Chongai Kuang: Up, Up, and Away in Search of Aerosol Data

Published: 29 August 2022

A Brookhaven National Laboratory atmospheric scientist, with stops in Texas and Alabama, continues his research into aerosol formation and growth

In this video, Brookhaven National Laboratory atmospheric scientist Chongai Kuang describes his path to chemistry in a global-scale laboratory. Kuang is a co-investigator for ARM’s TRacking Aerosol Convection interactions ExpeRiment (TRACER), which ends in September 2022.

One June afternoon in 2022, on a patch of green pasture in rural Guy, Texas, atmospheric scientist Chongai Kuang looked up into a pale blue sky.

Nearby, a white tethered balloon the size of a sedan danced on a slim tether. It eased into the humid air, powered by a winch mounted on a flatbed trailer.

The balloon and winch are the main parts of an atmospheric science measurement strategy called tethered balloon systems (TBS).

Like dozens of other scientists over the course of a year, Kuang was in the Houston, Texas, area as part of a comprehensive, multi-agency campaign to study the origins of storms.

The TRacking Aerosol Convection interactions ExpeRiment (TRACER) will wrap up in September 2022. It’s conducted by the U.S. Department of Energy’s Atmospheric Radiation Measurement (ARM) user facility.

Michael Jensen and Chongai Kuang sit and talk while a tethered balloon system hovers in front of them.
On June 7, 2022, in Guy, Texas, Kuang (right) talks with TRACER’s lead scientist, Michael Jensen, inside an inflatable hangar as a tethered balloon system hovers nearby. Photo is by Brent Peterson, Sandia National Laboratories.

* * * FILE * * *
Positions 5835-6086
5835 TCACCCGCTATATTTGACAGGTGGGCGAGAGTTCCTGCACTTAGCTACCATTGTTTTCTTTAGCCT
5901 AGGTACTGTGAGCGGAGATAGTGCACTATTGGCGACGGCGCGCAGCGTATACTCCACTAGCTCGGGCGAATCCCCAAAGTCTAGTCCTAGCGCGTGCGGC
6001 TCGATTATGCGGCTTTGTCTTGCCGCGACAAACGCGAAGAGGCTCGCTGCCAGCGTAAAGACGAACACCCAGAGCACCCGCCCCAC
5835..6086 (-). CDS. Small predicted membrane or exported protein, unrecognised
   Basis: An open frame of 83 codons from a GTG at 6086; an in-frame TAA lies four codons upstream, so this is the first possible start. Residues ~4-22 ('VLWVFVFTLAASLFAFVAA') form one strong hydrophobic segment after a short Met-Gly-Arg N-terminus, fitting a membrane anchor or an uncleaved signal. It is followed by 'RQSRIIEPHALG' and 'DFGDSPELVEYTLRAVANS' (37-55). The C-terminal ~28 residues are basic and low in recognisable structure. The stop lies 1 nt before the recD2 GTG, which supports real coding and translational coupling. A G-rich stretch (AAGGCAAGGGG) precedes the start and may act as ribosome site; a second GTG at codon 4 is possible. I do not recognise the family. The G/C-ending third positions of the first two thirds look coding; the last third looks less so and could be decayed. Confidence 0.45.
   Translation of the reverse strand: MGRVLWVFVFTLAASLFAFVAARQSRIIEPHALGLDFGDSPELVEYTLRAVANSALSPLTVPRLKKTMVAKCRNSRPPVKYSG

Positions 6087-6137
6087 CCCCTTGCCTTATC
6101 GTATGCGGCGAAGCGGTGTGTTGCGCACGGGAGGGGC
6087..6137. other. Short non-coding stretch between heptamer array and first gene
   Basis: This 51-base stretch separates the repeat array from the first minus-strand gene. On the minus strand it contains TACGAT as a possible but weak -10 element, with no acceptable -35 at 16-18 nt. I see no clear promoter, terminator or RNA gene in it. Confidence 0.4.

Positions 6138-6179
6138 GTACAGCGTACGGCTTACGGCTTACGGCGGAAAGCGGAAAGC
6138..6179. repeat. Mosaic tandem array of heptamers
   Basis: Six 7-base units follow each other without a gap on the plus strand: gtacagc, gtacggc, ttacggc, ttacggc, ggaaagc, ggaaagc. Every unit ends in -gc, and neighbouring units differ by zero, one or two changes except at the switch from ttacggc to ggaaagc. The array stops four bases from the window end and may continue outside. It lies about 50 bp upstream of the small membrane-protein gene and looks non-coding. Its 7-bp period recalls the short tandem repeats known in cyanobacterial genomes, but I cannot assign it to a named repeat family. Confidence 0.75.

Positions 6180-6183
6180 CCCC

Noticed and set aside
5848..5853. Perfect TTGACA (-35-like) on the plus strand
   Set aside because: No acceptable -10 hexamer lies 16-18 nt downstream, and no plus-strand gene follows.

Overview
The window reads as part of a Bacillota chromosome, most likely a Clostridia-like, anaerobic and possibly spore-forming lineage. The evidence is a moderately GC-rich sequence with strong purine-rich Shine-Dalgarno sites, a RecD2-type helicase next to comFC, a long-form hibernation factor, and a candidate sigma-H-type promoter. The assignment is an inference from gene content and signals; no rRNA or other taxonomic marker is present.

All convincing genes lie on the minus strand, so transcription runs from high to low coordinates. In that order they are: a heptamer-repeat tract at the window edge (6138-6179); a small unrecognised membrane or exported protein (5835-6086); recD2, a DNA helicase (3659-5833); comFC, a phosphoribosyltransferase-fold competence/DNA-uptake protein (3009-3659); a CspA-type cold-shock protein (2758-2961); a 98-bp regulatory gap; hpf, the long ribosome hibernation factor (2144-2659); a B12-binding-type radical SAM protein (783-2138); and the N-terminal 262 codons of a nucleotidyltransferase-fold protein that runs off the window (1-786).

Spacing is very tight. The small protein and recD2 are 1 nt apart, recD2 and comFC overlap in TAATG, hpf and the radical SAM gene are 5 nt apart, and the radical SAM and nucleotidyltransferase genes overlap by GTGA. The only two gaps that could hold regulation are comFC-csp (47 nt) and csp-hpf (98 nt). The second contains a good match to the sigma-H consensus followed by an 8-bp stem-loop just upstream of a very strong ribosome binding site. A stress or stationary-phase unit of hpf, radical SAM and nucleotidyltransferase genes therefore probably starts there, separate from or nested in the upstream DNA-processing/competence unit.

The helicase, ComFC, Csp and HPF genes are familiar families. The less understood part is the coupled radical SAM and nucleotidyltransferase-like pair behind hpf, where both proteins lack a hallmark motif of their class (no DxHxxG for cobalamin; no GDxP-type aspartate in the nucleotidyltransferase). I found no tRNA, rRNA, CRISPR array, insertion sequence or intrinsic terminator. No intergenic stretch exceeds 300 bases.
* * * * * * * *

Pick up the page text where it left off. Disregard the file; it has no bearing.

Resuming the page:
Kuang, a TRACER co-investigator from Brookhaven National Laboratory in New York, studies how atmospheric aerosols form and grow.

Data from Kuang’s TBS instruments will provide insights into boundary-layer controls on aerosol formation and growth, which include the influence of sea breezes on cloud formation.

In Guy, Kuang is also leading a four-month campaign on vertically resolved new particle formation. TRACER-VNATS investigates the formation of freshly nucleated particles as small as 1 nanometer in diameter.

Kuang’s natural laboratory will soon include an observatory in the interior of the stormy Southeastern United States.

He leads a site science team overseeing the 2023 deployment of the third ARM Mobile Facility in Alabama’s Bankhead National Forest.

During this anticipated five-year mission in the Southeast, the mobile facility’s instruments will record a broad array of data, including biogenic emissions, land-atmosphere coupling, and how regional clouds transition from shallow to convective.

Learn about Kuang and his work in this scientist profile on the Atmospheric System Research (ASR) website.

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ARM is a DOE Office of Science user facility operated by nine DOE national laboratories.